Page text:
5

Is there a way to split CamelCase words at the "internal" word boundaries in a text?

For example, given the string:

IamHelloTest forYou PickTest; 

as input, I would like to produce as output:

Iam
Hello
Test
for
You
Pick
Test

Update: now that the question has many helpful answers, how would I proceed to include the following cases too?

Input:

IamTestECHO TEST PickFoo BARFull;

Desired output:

I
am
Test
ECHO
TEST
Pick
Foo
Bar
FULL

Update: how would I proceed to include the underscore too?

Input:

IamTestECHO TEST PickFoo BARFull def_python_FunctionTwo;

Desired output:

I
am
Test
ECHO
TEST
Pick
Foo
Bar
FULL
def
python
Function
Two
3
  • Your pattern is unclear. Please edit your question to include more details. What exactly is the condition?
    – Panki
    Mar 6 '20 at 8:19
  • Note: "PickTest" is commonly called PascalCase, distinguished from "forYou" camelCase. Mar 7 '20 at 1:01
  • Please do not change or amend the question after answers have already been given without at least an additional notice; it makes understanding the answers difficult for readers who did not follow the time-evolution of your post.
    – AdminBee
    Mar 9 '20 at 12:19
7

If your grep implementation supports -o (and is not the ast-open implementation which chokes with -o for regexps that match the empty string):

grep -o '[[:upper:]]*[[:lower:]]*'
3
  • 2
    Nice, a GNU grep / pcre version would be grep -Po '\p{Lu}*\p{Ll}*'. But that will not separate the I from the Am in IAmTheMountain (which admittedly, may be EXACTLY what the OP wants).
    – mosvy
    Mar 6 '20 at 9:17
  • @mosvy I would think it wouldn't be desirable. It can be fixed with '[[:upper:]]\?[[:lower:]]*' or grep -Po '\p{Lu}?\p{Ll}*' as per your PCRE version.
    – JoL
    Mar 7 '20 at 1:08
  • it just output Iam Hello Test, the words after space not printed
    – John Chen
    Mar 7 '20 at 1:15
4

With GNU grep, using Unicode character properties and zero-width assertions:

grep -Po '((?<!=\p{Lu})\p{Lu}|(?<!=\pL)\pL)\p{Ll}*'

$ echo 'IamHelloTest forYou PickTest;' | grep -Po '((?<!=\p{Lu})\p{Lu}|(?<!=\pL)\pL)\p{Ll}*'
Iam
Hello
Test
for
You
Pick
Test
$ echo 'АямГеллоТест форЮ ПикТест' | grep -Po '((?<!=\p{Lu})\p{Lu}|(?<!=\pL)\pL)\p{Ll}*'
Аям
Гелло
Тест
фор
Ю
Пик
Тест
2

To deal with your second example, a suggest a more "rule based" approach. Consider the following Perl script (camelcaseproc):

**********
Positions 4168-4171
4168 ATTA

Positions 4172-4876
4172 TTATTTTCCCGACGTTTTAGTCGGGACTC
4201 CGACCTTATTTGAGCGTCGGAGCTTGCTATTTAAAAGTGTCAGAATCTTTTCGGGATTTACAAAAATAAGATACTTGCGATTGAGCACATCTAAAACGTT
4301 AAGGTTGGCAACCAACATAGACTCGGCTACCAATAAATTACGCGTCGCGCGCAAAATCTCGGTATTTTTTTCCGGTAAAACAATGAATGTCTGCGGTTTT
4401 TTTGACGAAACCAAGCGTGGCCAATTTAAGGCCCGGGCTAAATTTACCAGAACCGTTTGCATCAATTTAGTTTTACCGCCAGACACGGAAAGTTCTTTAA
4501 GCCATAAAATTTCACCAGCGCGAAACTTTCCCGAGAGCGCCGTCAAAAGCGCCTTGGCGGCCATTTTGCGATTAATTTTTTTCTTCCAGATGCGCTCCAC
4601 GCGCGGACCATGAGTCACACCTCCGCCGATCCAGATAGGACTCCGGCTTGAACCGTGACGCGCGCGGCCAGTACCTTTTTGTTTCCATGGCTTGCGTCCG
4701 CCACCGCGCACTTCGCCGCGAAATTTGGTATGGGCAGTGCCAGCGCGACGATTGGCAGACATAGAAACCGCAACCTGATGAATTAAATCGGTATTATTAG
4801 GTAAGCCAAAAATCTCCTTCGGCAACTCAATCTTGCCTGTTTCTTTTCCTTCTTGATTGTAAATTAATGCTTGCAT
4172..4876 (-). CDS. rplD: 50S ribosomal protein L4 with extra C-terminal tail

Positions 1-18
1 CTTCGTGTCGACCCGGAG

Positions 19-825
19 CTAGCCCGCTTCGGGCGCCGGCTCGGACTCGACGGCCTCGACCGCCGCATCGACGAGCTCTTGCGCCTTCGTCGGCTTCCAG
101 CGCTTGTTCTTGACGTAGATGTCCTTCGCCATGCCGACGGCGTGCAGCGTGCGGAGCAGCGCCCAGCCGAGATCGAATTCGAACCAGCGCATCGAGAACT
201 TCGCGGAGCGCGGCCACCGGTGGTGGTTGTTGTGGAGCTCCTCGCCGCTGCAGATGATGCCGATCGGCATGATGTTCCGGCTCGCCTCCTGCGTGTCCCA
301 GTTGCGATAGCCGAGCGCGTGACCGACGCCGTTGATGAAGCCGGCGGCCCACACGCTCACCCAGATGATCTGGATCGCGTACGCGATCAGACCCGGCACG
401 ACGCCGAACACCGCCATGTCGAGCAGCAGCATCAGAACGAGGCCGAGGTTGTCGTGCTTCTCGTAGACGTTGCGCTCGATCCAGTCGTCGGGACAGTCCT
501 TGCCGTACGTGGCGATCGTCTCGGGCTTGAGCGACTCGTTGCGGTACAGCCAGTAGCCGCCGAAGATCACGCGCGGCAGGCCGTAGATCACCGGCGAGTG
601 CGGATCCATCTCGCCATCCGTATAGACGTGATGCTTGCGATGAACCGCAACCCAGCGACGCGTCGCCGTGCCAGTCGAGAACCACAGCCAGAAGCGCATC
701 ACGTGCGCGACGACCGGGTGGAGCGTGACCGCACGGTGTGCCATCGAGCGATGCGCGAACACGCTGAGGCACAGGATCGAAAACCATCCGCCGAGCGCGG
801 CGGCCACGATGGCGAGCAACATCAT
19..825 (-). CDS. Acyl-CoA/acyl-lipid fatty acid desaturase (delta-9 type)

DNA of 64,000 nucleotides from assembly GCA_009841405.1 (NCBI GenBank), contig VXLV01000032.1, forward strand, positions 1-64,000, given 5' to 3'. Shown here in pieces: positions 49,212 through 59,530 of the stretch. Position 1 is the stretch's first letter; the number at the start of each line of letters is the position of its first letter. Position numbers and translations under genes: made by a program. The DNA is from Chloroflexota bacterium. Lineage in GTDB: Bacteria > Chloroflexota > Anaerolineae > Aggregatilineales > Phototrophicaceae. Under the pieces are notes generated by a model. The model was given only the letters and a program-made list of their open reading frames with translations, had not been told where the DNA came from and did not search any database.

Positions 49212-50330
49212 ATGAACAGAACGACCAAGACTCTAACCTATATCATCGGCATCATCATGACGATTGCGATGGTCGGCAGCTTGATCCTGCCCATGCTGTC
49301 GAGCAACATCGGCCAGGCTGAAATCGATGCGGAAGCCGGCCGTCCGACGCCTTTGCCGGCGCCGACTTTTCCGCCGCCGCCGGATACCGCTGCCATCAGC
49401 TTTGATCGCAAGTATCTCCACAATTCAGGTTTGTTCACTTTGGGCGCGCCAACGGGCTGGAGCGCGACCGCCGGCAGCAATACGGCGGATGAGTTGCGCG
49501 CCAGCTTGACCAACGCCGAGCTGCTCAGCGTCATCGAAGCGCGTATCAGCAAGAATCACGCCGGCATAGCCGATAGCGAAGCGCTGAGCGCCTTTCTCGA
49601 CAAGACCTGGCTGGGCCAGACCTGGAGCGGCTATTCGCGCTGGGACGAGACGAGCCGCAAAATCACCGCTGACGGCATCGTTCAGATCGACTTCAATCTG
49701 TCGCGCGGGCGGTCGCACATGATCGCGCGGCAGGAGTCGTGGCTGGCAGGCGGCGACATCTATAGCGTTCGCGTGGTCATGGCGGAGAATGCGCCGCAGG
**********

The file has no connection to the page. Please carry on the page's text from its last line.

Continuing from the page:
#!/usr/bin/perl -CSDA -p

s{  \W+                                     # break on non-word
 |  _                                       # break on "_"
 |  (?<=\p{Ll})(?=\p{Lu})                   # ...aB... → ...a-B...
 |  (?<=\p{Lu})(?=\p{Lu}\p{Ll})             # ..ABCd.. → ...AB-Cd.
 |  (?<=I)(?=am)                            # exceptions rules
 }{-}xg                                     # 
  • Line 1: use Unicode (to process accents, Cyrillic)
  • Line 2: substitute non-letters by "\n"
  • line 3,4,5: break-intraWord rules (defined by left context, rigth context)
  • line 5: exception rules for "Iam"
  • line 5: x option makes possible to add comments in regular expressions

After the usual chmod +x camelcaseproc we can use it as:

$ camelcaseproc <<< "IamTestECHO TEST PickFoo BARFull"
I-am-Test-ECHO-TEST-Pick-Foo-BAR-Full

$ camelcaseproc input-file

$ echo "IamTestECHO TEST PickFoo BARFull" | camelcaseproc
7
  • hello, can you organize the command like this? echo "IamTestECHO TEST PickFoo BARFull" | perl -n -e "xxx"
    – John Chen
    Mar 9 '20 at 10:11
  • 1
    The solution presented can be used as echo "IamTestECHO TEST PickFoo BARFull" | ./camelcaseproc ; it is possible to echo "...." | perl -CSDA -pe 's{\W+|(?<=\p{Ll})(?=\p{Lu})|(?<=\p{Lu})(?=\p{Lu}\p{Ll})|(?<=I)(?=am)}{\n}g' but it is much harder to maintain.
    – JJoao
    Mar 9 '20 at 11:02
  • it's fantasy, thank you. if I have the underscore in the words, how can do this?
    – John Chen
    Mar 10 '20 at 6:58
  • 1
    Assuming you want it to be a separator, we can add a new rule (one more pattern - see my edit)
    – JJoao
    Mar 10 '20 at 11:54
  • unix.stackexchange.com/questions/565043/… I have another more harder question, can you have a try?
    – John Chen
    Mar 11 '20 at 15:38
1

With sed:

sed -Ee 's/([a-z])([A-Z])/\1\n\2/g' < your_file

With grep:

grep -Eo '[A-Z][a-z]+' < your_file
5
  • I just tried out your suggestions, and they don't seem to work (at least with the GNU variants): the sed call merges fields across separating space (as in Test for, You Pick), and the grep call doesn't work with words that start with a lower-case character ...
    – AdminBee
    Mar 6 '20 at 8:49
  • 1
    Maybe edit your question to be more specific about what should happen around "whitespace", beginning and end of words (starting/ending with uppercase/lowercase), punctuation etc... And adding a second stage to split lines on white space is rather trivial...
    – xenoid
    Mar 6 '20 at 10:53
  • You're missing the opening single quote to quote the sed expression. Also, while -r does work with GNU sed, -E is the POSIX way to request POSIX RE syntax. Mar 7 '20 at 1:04
  • @DavidConrad thanks, fixed
    – xenoid
    Mar 7 '20 at 1:25
  • Well, it is not my question (I only edited it), but I thought the output examples provided were rather clear on what should happen ...
    – AdminBee
    Mar 9 '20 at 12:12

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